David Cronenberg knows the human body inside out. In six decades, he had fun transforming it over and over, so much so that experts have dubbed him the “king of body horror”. What does the director of “Crimes of the Future” think?
Where you see horror, David Cronenberg, he sees only beauty. In nearly sixty years of career, the director has forged a reputation as an author passionate about the human body. A human body that he enjoys deforming and remodeling beyond the limits of the imagination, even if it means creating dread and disgust.
A scientist who metamorphoses into a disgusting fly, a head that explodes into a thousand pieces, a mother who gives birth to mutant children… These are the images that flash through people’s minds when the filmmaker’s name is mentioned during a conversation.
Many of his films fall into a subgenre called the body horror – body horror in French. The term appeared at the beginning of the eighties and describes works in which the body is harmed. To put it simply: what should be inside often ends up outside. David Cronenberg has been held up as a master in this area.
For the release of Future Crimes, presented in Official Competition at the 75th Cannes Film Festival, AlloCiné went to meet him in a hotel in the 6th arrondissement, in Paris. The unique opportunity to ask him what he really thinks of this subgenre and the awarding of this title of “king of body horror”.
“I never used the expression body horror to describe anythinglaunches the director. It was applied to my films by someone, a critic or a film historian, then people picked it up, and now it’s become a genre in its own right..” When David Cronenberg started filming, body horror didn’t exist. “I don’t even see it as horror by the way”, he rectifies, before sketching a smile.
“I have no problem with that genre, but I don’t think that’s the essence of what I do.“For the father of Fly and of Videodrome, it is above all about inner beauty. He insists : “I don’t think what I show is terrifying. Maybe that’s the problem.”
In The Crimes of the Future, his twenty-second feature film, he pays homage to this inner beauty. It features the story of Saul Tenser (Viggo Mortensen), an artist adept at extreme performances. Thanks to the help of revolutionary machines and its partner Caprice (Léa Seydoux), he has his organs removed under the eyes of a voyeuristic and revolted public.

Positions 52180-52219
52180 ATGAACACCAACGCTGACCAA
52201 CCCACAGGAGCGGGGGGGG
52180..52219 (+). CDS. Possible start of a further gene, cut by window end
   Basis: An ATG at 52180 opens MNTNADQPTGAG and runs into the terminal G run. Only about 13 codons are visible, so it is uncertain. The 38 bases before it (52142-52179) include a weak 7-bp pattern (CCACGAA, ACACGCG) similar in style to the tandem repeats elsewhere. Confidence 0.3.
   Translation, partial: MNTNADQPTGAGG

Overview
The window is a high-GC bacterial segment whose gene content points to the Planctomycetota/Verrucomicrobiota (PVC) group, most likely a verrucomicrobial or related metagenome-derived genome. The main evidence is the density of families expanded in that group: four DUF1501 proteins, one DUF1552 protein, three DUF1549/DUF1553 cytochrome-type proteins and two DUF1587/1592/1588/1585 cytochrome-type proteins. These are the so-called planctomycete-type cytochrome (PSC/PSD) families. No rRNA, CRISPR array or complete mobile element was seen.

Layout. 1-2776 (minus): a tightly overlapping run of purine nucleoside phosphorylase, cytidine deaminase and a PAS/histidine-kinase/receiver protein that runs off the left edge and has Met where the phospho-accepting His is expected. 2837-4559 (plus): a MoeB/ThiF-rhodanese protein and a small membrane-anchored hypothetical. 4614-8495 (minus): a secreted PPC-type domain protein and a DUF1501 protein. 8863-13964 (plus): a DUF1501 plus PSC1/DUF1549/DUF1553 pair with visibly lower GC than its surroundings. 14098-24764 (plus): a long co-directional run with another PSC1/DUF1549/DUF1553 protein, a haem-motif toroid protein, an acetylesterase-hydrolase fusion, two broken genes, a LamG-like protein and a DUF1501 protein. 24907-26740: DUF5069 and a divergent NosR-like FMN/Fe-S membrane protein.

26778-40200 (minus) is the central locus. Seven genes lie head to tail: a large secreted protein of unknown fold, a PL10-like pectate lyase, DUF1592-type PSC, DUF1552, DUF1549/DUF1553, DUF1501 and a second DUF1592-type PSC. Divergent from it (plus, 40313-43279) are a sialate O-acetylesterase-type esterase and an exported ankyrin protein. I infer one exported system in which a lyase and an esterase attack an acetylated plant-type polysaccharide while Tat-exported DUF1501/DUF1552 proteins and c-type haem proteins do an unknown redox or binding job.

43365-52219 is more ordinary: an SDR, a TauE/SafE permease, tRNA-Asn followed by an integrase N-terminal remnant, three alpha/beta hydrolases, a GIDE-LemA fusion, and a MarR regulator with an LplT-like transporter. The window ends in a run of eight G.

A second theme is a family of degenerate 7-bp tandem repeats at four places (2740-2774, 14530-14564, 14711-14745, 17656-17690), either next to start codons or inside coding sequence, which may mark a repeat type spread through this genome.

One of the most beautiful sequences of the film reveals a unique character: Klinek, a man whose mouth and eyes are sewn. That’s not all: multiple ears are embedded on all parts of his body. A fascinating creation faithful to the filmmaker’s style, always capable of making the unimaginable possible.
“I wanted to express the idea that we talk and think too muchdetails David Cronenberg. We should listen more to others, to the world and to what it has to say. And I wanted to create an artist who could change and modify his body in a different way than the character played by Viggo Mortensen. As for me, my hearing is not very good, so that was my way of talking about it.”
This Man with Ears joins the imposing gallery of visual anomalies that run through his cinema. Looking back, David Cronenberg says his most complex creation was still that of the fly – for his eponymous 1986 film, his most famous. A transformation that required five hours – sometimes more – of work on the body of Jeff Goldblum.
“There were no digital effects back then. Everything was done with practical effects. Things are easier now. In The Crimes of the Futurea large part is physical and the other is made in computer graphics“, he reveals.
The machines’ surgical arms were notably manipulated by the team like puppets, but in some scenes they are entirely CGI. “I bet you can’t tell the difference between the twolaughs the director. That’s how much technology has changed.”
If his fantasies continue to shake people’s minds, David Cronenberg never had the desire to shock the public. Nevertheless, he appreciates the strong reactions and the passionate debates that arise around his stories. “I prefer that to indifferencehe concludes. The worst thing that can happen to your movie is that no one cares.”
Interview by Thomas Desroches, in Paris, April 29, 2022.
The Crimes of the Futurein theaters May 25, 2022.